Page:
Enrollment at our high school in the spring of 1971 stood at roughly 3,000 students, about 1,000 each for grades 10, 11, and 12. A demonstration was hurriedly organized, and on Friday, Apr. 2, 1971 , the day before Easter vacation (as it was then called) began, an amazing HALF of the student body staged a sit-in in front of the school office and stretching down a long, wide hallway all the way to the high school auditorium! Support for this wronged teacher was widespread and crossed all grades and social barriers: nerdy brains who never misbehaved took part; as did conservative student athletes; as did cheerleaders; as did long-haired “freaks” – all social strata took part! Word of this uprising spread like wildfire – by early afternoon local TV channel news cameras came to film and interview, as did student reporters from the University of Minnesota’s student newspaper. I saw a broadcast of the sit-in on one of the local TV 10:00 PM news programs! The protest was entirely peaceful, with no fights or bloodshed, and various students began singing John Lennon’s “Power to the People” and “Give Peace a Chance” – to which the words were slightly altered to say “All we are saying, is give Fred (the teacher’s first name) a chance!” We had a week off following this tumultuous day, and we wasted little time in trying to garner community support for our cause to renew the teacher’s contract. As one of about 20 members of the hastily-formed sit-in committee, we decided to go door knocking and talking to residents at various shopping centers. Over this break, I and another member heard that then U.S. representative Bill Frenzel (a moderate Republican whose district we were in) was going to have a meet and greet with local Republicans at the community library, a scant distance from the high school. Being politically naive at this point, we knew nothing of what to expect. So in we went. As we approached Frenzel and were attempting to tell him of our sit-in, some sharpie nearby pushed us up real close to Frenzel and then a cameraman from the local small Republican newspaper started snapping pictures. It was clear that neither Frenzel nor any of the assembled group gave even one shit about our cause, and just as hurriedly as we were ushered in, we were ushered away from the representative. We were taken aback by everybody’s obvious disinterest, and we were infuriated a few days later when the photo of us “talking” to Frenzel appeared in this paper beneath a headline which read “FRENZEL TALKS WITH YOUTHS.” We learned a lot that day about the hypocrisy practiced by some politicians, their backers, and certain small, conservative GOP-oriented newspapers! Afterward, we attended a meeting of our local Democratic Party, where we were greeted with interest and concern, plus a few valuable recommendations. I realized right then and there that I could never support a conservative candidate, and so I never have, to this very day! Many of us became lifelong activists as a result, talking to voters, poinding lawn signs, speaking to them on the phone – whatever help was needed.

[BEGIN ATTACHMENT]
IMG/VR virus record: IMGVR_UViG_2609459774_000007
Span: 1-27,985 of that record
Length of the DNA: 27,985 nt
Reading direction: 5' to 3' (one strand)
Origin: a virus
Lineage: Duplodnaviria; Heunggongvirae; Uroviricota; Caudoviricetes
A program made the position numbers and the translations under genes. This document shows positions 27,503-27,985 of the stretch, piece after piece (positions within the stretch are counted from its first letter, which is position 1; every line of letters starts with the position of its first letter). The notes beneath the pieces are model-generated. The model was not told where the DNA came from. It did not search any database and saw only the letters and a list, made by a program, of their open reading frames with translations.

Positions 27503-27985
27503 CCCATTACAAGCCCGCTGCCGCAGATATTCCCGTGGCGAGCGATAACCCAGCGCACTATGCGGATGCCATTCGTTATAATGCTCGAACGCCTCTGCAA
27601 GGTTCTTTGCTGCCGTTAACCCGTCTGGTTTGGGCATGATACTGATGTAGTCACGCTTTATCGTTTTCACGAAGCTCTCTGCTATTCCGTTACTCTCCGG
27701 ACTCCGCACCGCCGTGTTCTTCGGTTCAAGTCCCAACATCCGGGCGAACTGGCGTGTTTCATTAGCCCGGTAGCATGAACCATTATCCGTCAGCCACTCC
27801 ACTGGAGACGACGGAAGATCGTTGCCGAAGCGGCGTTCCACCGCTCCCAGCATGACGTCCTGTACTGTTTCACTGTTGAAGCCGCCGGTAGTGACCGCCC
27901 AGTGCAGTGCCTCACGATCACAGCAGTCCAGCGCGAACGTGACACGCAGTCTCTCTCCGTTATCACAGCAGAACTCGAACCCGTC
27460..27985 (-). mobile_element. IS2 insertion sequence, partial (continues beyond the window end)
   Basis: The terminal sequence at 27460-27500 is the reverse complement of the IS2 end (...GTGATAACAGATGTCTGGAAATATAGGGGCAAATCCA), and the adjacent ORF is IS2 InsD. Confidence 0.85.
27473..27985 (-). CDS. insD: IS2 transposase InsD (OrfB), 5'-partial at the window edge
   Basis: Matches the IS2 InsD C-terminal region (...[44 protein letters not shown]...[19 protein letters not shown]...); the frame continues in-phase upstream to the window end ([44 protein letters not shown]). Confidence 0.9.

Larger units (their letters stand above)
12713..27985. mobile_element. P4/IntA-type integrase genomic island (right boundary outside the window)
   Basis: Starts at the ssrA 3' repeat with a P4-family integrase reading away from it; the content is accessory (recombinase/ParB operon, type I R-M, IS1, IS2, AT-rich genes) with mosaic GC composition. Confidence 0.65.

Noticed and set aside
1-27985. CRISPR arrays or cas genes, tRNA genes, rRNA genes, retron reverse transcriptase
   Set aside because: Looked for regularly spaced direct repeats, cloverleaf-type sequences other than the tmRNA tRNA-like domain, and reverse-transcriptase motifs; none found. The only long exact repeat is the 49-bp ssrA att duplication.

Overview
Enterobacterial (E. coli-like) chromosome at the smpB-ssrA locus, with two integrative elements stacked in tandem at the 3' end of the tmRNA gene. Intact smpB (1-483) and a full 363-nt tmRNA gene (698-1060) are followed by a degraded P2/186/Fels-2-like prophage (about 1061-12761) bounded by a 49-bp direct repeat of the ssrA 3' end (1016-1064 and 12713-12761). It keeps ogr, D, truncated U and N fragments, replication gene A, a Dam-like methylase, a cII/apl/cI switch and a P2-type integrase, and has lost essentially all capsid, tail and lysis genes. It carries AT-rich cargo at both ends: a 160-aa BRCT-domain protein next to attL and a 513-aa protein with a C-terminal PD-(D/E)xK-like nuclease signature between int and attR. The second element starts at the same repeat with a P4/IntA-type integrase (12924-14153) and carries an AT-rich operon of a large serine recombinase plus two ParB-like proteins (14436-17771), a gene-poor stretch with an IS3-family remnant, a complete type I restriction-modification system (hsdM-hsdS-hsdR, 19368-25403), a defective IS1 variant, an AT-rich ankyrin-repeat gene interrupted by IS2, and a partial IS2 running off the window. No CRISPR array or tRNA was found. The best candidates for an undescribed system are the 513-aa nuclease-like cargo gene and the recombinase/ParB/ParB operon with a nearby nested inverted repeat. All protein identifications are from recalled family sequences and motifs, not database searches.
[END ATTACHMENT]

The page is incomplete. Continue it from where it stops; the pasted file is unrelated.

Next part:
Long story short, our attempt to save the teacher;s job failed. We were all given a “0” for having missed a day of class, but we did cause many mothers and a few fathers to attend the next school board meeting to demand some answers, but they, too, were scornfully turned away by the stodgy conservative jerks who dominated the board. Still unwilling to give in, we threw our support behind what we believed to be a trusted liberal – a 21 year old, who successfully won a seat on the board only a few weeks later. Much too late, though, we learned that he had been a Republican plant who soon allied himself with the conservatives who dominated the board. We were definitely pissed off at that point, and redoubled our activism in that fall’s election, where we successfully ran and won a state House seat for one of our Democratic women. Soon thereafter, we defeated a many-term House Senate Republican, so at long last, our perseverance was finally rewarded with victory! The lesson I learned from this was that tenacity DOES eventually pay off!
Enough about yesterday, though. What amazes me about our current crop of dedicated activists is their steadfast determination to achieve meaningful gun control, as well as their awareness and savvy use of the media to get their voices heard and to see action being taken. That is why I say “HATS OFF TO THE STUDENT PROTESTERS!”, and I encourage everybody to dump as many gun-loving conservatives as possible in this November’s midterm elections!